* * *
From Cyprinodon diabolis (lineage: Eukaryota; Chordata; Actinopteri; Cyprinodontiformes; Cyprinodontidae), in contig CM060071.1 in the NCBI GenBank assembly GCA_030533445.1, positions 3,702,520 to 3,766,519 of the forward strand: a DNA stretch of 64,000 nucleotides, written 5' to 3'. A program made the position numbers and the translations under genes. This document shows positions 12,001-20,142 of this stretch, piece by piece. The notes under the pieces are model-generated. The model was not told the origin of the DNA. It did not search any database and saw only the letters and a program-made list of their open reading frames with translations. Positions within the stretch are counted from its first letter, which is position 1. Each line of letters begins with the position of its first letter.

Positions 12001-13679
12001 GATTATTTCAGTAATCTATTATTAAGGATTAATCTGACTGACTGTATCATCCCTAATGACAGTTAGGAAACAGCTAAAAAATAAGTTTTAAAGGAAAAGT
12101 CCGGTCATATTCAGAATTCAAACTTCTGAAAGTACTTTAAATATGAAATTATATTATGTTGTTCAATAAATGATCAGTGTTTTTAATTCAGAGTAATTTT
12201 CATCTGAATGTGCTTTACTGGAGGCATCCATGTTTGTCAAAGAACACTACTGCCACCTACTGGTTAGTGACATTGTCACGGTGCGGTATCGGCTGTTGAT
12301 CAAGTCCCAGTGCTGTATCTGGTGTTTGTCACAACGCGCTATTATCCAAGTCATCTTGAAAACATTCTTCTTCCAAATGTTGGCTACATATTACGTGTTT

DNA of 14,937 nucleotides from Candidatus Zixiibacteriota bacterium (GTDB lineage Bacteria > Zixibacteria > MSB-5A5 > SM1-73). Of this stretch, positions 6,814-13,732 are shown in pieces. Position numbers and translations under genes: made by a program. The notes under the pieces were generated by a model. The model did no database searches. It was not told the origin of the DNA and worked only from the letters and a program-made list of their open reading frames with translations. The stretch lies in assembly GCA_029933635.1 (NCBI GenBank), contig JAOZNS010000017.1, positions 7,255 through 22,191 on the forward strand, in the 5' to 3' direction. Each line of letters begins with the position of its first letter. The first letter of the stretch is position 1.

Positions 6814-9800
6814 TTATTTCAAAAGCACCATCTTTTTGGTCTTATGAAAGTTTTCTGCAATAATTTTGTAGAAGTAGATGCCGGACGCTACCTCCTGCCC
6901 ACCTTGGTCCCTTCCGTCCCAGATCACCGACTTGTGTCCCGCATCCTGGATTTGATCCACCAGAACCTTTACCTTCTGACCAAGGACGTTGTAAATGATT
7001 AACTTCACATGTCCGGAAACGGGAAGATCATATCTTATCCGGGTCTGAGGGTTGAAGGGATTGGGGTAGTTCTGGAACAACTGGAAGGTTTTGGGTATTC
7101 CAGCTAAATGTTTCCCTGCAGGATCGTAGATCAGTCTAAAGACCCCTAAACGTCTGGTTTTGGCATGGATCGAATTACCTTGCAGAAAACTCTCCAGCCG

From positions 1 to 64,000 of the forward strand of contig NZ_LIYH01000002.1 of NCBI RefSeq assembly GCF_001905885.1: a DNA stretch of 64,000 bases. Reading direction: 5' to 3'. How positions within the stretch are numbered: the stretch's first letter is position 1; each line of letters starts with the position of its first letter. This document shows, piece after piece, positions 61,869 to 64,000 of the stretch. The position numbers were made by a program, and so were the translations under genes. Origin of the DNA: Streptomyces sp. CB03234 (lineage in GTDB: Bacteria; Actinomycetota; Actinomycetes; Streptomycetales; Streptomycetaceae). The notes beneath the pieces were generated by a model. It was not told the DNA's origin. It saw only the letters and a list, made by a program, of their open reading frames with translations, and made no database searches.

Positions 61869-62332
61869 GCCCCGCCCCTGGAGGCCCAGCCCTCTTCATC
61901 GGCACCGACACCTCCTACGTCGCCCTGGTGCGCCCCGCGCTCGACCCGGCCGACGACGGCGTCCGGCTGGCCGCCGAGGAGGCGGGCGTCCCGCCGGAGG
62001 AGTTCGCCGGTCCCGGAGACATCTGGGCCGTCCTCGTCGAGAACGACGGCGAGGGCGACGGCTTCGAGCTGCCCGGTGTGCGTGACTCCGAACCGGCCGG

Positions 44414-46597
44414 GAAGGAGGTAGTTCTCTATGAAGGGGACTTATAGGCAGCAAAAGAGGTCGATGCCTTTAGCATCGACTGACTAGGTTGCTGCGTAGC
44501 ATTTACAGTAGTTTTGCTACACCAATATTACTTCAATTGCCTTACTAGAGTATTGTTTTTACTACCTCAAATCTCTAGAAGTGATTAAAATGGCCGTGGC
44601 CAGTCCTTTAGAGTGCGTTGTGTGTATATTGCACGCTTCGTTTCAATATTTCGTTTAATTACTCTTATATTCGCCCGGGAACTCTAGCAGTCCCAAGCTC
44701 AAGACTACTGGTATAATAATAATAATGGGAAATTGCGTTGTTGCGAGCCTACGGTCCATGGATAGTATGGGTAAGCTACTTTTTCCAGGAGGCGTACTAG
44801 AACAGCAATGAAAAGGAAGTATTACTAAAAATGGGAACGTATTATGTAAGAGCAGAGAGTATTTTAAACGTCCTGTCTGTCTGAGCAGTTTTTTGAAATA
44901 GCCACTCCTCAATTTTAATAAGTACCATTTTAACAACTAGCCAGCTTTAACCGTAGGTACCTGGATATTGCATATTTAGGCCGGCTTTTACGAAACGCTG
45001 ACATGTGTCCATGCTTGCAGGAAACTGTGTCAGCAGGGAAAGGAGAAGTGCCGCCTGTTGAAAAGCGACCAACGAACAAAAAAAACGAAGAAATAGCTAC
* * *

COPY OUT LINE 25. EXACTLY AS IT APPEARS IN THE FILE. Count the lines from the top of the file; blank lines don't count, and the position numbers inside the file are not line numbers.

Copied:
45001 ACATGTGTCCATGCTTGCAGGAAACTGTGTCAGCAGGGAAAGGAGAAGTGCCGCCTGTTGAAAAGCGACCAACGAACAAAAAAAACGAAGAAATAGCTAC